Taxation transformed Latino street gangs from scruffy neighborhood territorial entities into money-making ventures, though these were often fairly rag-tag. It gave career criminals, doing life terms in prison, access to a labor force — youths on the street who would do their bidding and admired them the way little leaguers look up to major league ball players. The Big Homies, as they were known on the street, could change life in a barrio with only a few words smuggled from prison in microprint on small pieces of paper.
It’s worth noting that their organizations on the streets, too, were often inept, bumbling, hampered by limited communications, by greed, envy, betrayal, rumor and gossip and drug use, as well as the constant return to prison of anointed emissaries of incarcerated Mafia members. One trial I sat in on involved a mafia member trying to organize three gang members to kill a rival, a man who rarely drove but was often walking in his Pomona neighborhood. Dozens and dozens of cellphone calls on how to do this and it still didn’t happen.
But Mafia taxation changed a lot about Southern California street life.
For a decade, Latino street gangs became the leading race-hate criminals in Southern California, a culture that grew from orders by many members of the Mexican Mafia that gangs should now rid their areas of black street gang/drug sales competition. As they were interpreted on the street, far from direct Mafia control, those orders often became directed at any black person, and thus in some neighborhoods campaigns were waged to get all black families to leave, which included murder, firebombings, assaults, racist graffiti and more.
Taxation made Mexican Mafia members equal in many communities to the town mayor or city council, at least with when it came to their ability to affect life in those areas. Now with the obedience of thousands of gang members on the street, many of whom were too young to have ever laid eyes on the incarcerated men they were obeying, Mafia members could, and did, ignite crime waves from maximum-security cells merely through letters smuggled from prison or via liaisons who transmitted their orders to the street. They drained city budgets, mangled lives, and forced young gang members to commit crimes that landed them in prison for life. I’ve interviewed several young men in such situations.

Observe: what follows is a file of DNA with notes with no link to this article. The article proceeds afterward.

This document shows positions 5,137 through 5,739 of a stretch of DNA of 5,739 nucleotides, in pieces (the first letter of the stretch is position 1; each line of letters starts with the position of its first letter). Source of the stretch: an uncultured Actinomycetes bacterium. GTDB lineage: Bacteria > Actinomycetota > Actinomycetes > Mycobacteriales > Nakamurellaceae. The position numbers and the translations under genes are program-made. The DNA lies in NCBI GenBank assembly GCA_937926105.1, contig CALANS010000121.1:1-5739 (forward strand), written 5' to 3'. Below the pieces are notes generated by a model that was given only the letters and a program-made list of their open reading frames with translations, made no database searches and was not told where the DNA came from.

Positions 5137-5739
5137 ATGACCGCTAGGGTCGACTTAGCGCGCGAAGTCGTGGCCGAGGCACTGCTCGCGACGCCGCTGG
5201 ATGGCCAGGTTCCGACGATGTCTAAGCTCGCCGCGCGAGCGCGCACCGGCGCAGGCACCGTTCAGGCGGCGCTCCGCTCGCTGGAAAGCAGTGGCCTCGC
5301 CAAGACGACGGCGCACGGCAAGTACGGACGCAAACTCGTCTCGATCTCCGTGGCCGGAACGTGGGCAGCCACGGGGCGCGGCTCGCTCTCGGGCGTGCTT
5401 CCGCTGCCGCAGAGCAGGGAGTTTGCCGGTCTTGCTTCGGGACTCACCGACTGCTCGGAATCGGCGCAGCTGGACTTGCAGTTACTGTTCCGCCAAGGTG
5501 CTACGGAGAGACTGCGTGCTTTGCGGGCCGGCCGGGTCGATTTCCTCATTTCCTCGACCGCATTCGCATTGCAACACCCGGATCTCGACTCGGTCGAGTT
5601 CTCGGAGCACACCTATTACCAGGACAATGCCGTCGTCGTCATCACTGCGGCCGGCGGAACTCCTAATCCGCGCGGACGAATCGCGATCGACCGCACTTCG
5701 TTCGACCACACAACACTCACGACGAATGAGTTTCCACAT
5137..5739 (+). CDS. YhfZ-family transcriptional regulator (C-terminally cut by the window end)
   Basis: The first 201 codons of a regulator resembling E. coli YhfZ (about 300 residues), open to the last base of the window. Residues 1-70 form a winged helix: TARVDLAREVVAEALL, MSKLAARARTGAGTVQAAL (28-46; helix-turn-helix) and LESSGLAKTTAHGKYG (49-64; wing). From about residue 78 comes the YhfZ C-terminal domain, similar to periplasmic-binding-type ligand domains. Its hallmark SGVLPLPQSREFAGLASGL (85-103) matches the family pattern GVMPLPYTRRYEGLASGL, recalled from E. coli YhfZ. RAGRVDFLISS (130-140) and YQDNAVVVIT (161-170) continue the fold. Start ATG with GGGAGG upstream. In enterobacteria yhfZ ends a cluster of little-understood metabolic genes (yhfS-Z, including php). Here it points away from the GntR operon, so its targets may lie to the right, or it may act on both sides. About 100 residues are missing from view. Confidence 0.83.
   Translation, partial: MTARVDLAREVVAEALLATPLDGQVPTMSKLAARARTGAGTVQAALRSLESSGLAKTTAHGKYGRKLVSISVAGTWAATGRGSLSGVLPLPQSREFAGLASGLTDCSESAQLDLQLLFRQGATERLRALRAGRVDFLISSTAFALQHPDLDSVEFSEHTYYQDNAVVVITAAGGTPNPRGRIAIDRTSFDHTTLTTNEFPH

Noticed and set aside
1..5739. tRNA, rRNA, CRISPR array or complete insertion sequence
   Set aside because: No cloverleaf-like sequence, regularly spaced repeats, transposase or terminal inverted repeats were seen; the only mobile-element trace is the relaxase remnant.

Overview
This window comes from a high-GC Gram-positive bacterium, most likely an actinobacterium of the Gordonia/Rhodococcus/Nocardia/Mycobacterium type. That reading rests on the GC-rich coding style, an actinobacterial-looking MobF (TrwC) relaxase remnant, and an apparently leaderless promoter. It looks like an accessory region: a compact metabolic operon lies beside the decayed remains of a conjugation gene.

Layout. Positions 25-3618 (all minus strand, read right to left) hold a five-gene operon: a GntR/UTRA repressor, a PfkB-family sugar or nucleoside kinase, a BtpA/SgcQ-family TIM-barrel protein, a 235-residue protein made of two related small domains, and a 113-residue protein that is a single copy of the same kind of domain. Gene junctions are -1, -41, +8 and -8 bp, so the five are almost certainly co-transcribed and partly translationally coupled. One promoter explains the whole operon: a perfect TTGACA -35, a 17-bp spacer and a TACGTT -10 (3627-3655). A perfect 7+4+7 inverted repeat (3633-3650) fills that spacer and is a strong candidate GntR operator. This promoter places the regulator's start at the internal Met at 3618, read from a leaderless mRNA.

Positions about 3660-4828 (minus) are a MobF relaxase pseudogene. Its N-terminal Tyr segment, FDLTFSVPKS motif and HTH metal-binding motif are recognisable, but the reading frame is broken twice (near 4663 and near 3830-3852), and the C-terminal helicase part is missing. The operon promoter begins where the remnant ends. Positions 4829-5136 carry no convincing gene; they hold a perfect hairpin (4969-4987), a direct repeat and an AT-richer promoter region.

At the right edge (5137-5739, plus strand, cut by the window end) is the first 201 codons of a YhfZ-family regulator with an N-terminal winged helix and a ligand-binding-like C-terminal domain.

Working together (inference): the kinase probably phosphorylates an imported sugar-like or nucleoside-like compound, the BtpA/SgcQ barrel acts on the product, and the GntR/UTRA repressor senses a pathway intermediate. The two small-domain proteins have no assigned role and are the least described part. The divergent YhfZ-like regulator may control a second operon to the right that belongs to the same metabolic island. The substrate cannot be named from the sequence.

Ojeda was a contemporary of the pioneers of the Mexican Mafia (he’s far lower left in this photo). Among them was Joe Morgan (standing above him in the photo), whose story is also fascinating. Morgan was a Serbian-American who grew up in Boyle Heights/East LA and became culturally Mexican-American, and helped found the Mexican Mafia. Morgan died many years ago.
Ojeda was the last surviving member of that generation of the Mexican Mafia, made a member in 1972 in Tehachapi. Here’s a photo of him from those years (top right).
Throughout his life, but especially following the Salvador Park meeting, he would remain a household name in the Southern California Latino street-gang world. Meanwhile, he was in and out of prison.
In 2016, he was convicted a final time of conspiracy, largely on the basis of testimony from a former protégé, and sent to prison for 15 years, which most people figured was a life sentence.